Isa Corbeek

Portrait Isa Corbeek
The safe and challenging environment encourages me to work on my skills and perspectives as an Anthropologist and Development Studies Scientist.
Isa Corbeek
Anthropology and Development Studies
Study start date
Previous education
Culturele Antropologie en Ontwikkelingsstudies

Isa Corbeek was a Master's student Anthropology and Development Studies.

What did you like about the Master's programme and why?

From an early age I have been eager to understand the nature of human interactions. I often wonder why people interact with each other in ways they do and what normative thoughts are behind their actions. In the past couple of years I have gained a growing interest in not only interactions among humans but also interactions among humans and nature. My main motivation for following this Master's programme in Anthropology and Development Studies, with a track in human-nature interactions, steams from this interest in studying and understanding how humans live in close contact with nature. Today, the relationship between humans and nature is under pressure as it affects the capacity of communities and ecosystems to absorb environmental and societal shocks. Because of this programme, I am not only able to analyse these complex and dynamic interactions between humans and nature, but I can also attribute to formulating and rethinking ways for societies to improve their ways of living together with their environment.

What did you think about the atmosphere in class?

In my experience, teachers are easy to approach and students are always willing to help each other out. I feel supported and appreciated by the teachers, as well as the other students of the programme. I think the programme does a wonderful job in making the students feel comfortable to share and develop their perspectives on contemporary societal and environmental challenges. This safe, but challenging, environment encourages me to work on my skills and perspectives as an Anthropologist and Development Studies Scientist.

What did you find most challenging in your Master’s programme? Have you encountered any obstacles?

It is very interesting and challenging to unravel and grasp different lenses through which people perceive the (natural) world. In addition, it is fascinating to learn how these ways of seeing the world are created and maintained by culture. At the same time, I find it sometimes depressing that many people still pursue an unsustainable way of living.

The fact that, in general, humans still treat the environment very badly makes me often wonder how I will ever be able to contribute to humans living in solidarity with nature. However, the conversations and discussions with fellow students and the teachers are often very inspiring and hopeful!

What was your thesis about?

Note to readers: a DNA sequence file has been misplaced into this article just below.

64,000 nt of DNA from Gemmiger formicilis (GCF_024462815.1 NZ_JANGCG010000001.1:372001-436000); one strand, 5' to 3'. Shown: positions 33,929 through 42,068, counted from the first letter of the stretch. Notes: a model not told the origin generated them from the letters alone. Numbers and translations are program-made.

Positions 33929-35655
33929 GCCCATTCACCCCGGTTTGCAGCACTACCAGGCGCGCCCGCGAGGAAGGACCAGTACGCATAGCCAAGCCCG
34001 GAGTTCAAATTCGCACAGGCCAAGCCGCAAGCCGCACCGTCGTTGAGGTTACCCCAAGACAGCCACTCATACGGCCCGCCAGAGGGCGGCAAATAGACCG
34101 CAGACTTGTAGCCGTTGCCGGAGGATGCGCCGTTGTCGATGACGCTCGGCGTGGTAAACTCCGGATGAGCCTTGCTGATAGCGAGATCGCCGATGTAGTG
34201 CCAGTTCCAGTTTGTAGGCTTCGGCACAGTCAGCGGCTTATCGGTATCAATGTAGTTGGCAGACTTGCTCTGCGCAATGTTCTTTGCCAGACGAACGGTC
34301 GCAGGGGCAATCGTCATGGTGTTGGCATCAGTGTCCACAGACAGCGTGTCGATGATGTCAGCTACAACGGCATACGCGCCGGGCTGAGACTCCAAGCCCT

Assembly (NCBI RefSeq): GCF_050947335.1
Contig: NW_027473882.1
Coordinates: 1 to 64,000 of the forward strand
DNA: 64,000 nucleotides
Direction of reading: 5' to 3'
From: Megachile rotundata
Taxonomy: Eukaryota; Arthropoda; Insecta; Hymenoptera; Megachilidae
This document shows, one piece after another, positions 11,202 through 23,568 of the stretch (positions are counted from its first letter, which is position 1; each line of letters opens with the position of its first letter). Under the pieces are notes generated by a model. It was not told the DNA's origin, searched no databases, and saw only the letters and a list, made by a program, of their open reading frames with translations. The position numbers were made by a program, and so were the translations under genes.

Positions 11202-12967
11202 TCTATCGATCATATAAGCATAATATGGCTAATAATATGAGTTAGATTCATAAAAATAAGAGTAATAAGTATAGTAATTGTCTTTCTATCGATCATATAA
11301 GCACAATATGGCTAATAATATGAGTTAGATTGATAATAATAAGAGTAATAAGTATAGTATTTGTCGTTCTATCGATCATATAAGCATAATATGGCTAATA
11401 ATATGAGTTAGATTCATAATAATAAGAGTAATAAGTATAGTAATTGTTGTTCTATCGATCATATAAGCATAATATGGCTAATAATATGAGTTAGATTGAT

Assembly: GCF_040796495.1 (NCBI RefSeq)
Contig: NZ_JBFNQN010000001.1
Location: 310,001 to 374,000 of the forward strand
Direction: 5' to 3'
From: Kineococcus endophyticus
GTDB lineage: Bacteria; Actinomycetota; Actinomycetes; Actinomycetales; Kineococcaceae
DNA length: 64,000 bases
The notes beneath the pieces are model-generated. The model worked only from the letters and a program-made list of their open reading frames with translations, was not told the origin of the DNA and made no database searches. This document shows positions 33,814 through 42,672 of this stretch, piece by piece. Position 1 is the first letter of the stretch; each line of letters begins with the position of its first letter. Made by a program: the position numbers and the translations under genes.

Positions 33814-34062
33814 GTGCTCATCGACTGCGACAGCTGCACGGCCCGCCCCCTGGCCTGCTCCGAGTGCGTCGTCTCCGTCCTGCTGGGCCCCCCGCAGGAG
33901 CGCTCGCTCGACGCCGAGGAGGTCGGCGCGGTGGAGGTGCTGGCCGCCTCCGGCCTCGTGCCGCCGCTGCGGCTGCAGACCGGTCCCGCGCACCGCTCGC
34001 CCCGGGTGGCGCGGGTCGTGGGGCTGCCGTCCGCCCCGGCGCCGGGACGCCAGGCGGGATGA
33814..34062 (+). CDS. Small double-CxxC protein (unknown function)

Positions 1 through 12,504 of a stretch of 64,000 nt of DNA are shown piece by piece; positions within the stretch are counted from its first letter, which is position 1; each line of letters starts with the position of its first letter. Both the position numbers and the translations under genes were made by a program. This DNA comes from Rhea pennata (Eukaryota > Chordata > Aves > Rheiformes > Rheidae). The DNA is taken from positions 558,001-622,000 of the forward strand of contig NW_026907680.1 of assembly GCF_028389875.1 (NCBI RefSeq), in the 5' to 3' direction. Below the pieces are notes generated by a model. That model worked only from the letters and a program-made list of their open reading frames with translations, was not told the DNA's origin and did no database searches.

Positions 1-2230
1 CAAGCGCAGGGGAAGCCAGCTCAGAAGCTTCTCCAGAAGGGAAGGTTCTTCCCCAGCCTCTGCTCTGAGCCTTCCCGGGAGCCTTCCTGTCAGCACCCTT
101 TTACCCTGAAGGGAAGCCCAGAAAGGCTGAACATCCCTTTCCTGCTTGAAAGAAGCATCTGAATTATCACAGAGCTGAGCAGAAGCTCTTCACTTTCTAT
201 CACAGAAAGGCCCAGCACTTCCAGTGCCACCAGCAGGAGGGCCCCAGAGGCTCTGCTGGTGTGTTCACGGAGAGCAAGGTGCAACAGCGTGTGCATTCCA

For my Master's thesis, I have conducted fieldwork in the neighbourhood of Lunetten, in the city of Utrecht. I focused on the establishment and perception of human-plant relations in domestic gardens. One of the questions I asked myself was: How do people reflect on the presence of weeds in their gardens? In conducting this research I collaborated with the Foundation 'Steenbreek' and the Foundation 'Present Utrecht'. They focus on making domestic gardens greener in order to improve the city's biodiversity. During this fieldwork period, I was in close contact with the residents of the neighbourhood, learning from them through in-depth interviews and participant observations. This research made me see the natural world of the domestic garden through many new perspectives.

Why do you think it is important that there are people out there with this degree?

Anthropologists and Development Studies Scientists are not only able to grasp a proper understanding of people’s beliefs and life choices, but they also have adopted strong (social) skills to connect and work with, people and their worldviews. Because of this, they are able to connect different groups of people and their ideas. In addition, I think they are well equipped to translate these perspectives in concrete policies and interventions which we need to make the world a more sustainable place.

I am very glad that I have developed these skills and perspectives and I would like to raise more awareness for how normative ideas on human-nature interactions are constructed, how they influence our actions, and how these ideas can be transformed into more sustainable worldviews. I can imagine myself doing this in various ways. For example as a project coordinator that works on projects that aim to connect humans and nature; as a teacher who tries to create more awareness for these topics among students; or as a researcher conducting my own societal relevant research on human-plant relations.